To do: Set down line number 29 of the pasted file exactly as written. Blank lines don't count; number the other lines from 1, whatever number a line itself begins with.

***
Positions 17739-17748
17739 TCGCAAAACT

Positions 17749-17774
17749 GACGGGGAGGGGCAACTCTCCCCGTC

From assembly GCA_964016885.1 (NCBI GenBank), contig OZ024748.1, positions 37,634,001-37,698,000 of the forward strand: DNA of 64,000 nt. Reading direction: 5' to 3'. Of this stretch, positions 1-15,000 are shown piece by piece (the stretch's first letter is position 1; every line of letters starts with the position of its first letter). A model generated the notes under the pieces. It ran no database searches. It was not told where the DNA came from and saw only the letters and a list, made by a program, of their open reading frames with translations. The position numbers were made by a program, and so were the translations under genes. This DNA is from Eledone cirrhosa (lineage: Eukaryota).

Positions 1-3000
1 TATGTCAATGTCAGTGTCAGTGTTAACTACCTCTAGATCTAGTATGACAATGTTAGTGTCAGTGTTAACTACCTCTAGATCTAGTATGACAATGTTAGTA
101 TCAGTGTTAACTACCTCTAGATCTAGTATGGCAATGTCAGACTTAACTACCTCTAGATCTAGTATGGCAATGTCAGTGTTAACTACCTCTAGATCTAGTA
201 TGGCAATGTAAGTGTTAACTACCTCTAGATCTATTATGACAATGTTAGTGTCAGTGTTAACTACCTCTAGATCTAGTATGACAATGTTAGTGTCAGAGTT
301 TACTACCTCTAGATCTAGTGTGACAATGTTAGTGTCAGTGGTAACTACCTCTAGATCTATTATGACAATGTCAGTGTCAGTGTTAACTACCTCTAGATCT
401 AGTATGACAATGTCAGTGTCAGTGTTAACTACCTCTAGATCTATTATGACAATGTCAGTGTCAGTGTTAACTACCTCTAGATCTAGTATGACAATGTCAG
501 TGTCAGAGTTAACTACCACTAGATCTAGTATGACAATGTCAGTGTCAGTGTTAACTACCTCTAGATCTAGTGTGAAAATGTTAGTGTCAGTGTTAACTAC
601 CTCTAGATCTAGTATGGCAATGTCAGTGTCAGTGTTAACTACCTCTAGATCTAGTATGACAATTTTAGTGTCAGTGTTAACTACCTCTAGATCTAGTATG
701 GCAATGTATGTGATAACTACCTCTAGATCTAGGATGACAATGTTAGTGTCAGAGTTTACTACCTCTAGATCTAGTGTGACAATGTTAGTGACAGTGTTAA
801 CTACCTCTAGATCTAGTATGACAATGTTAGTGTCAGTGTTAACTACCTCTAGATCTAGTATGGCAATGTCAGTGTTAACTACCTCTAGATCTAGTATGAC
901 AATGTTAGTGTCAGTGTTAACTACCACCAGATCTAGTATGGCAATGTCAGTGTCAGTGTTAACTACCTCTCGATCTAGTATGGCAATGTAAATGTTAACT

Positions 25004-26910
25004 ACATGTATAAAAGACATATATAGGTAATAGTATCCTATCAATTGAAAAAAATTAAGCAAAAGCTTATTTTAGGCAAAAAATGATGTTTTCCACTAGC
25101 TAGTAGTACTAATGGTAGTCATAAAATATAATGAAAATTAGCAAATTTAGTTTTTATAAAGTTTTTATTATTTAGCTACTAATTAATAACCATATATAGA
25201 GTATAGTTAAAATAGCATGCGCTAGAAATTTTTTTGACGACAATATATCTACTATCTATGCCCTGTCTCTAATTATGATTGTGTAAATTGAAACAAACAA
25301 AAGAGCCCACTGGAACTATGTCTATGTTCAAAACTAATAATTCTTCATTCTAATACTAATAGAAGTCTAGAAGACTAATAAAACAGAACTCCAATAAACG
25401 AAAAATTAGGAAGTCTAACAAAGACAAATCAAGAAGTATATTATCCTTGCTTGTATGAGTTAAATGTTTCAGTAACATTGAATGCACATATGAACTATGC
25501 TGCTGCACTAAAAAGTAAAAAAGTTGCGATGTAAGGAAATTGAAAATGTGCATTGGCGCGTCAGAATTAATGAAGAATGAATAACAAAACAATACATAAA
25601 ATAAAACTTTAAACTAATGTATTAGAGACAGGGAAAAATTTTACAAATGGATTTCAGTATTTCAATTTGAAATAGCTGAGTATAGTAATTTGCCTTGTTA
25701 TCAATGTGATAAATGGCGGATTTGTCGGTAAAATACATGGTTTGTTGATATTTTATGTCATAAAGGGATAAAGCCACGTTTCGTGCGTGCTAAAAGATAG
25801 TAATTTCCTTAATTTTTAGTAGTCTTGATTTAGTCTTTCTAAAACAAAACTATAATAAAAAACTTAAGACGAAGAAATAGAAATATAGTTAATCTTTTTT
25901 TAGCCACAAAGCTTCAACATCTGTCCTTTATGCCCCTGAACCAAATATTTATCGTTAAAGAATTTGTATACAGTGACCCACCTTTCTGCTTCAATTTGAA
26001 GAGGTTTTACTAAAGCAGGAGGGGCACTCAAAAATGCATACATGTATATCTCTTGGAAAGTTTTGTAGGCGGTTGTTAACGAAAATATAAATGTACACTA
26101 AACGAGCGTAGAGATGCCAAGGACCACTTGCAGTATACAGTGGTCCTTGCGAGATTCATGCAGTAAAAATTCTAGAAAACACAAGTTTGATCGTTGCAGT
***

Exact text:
26101 AACGAGCGTAGAGATGCCAAGGACCACTTGCAGTATACAGTGGTCCTTGCGAGATTCATGCAGTAAAAATTCTAGAAAACACAAGTTTGATCGTTGCAGT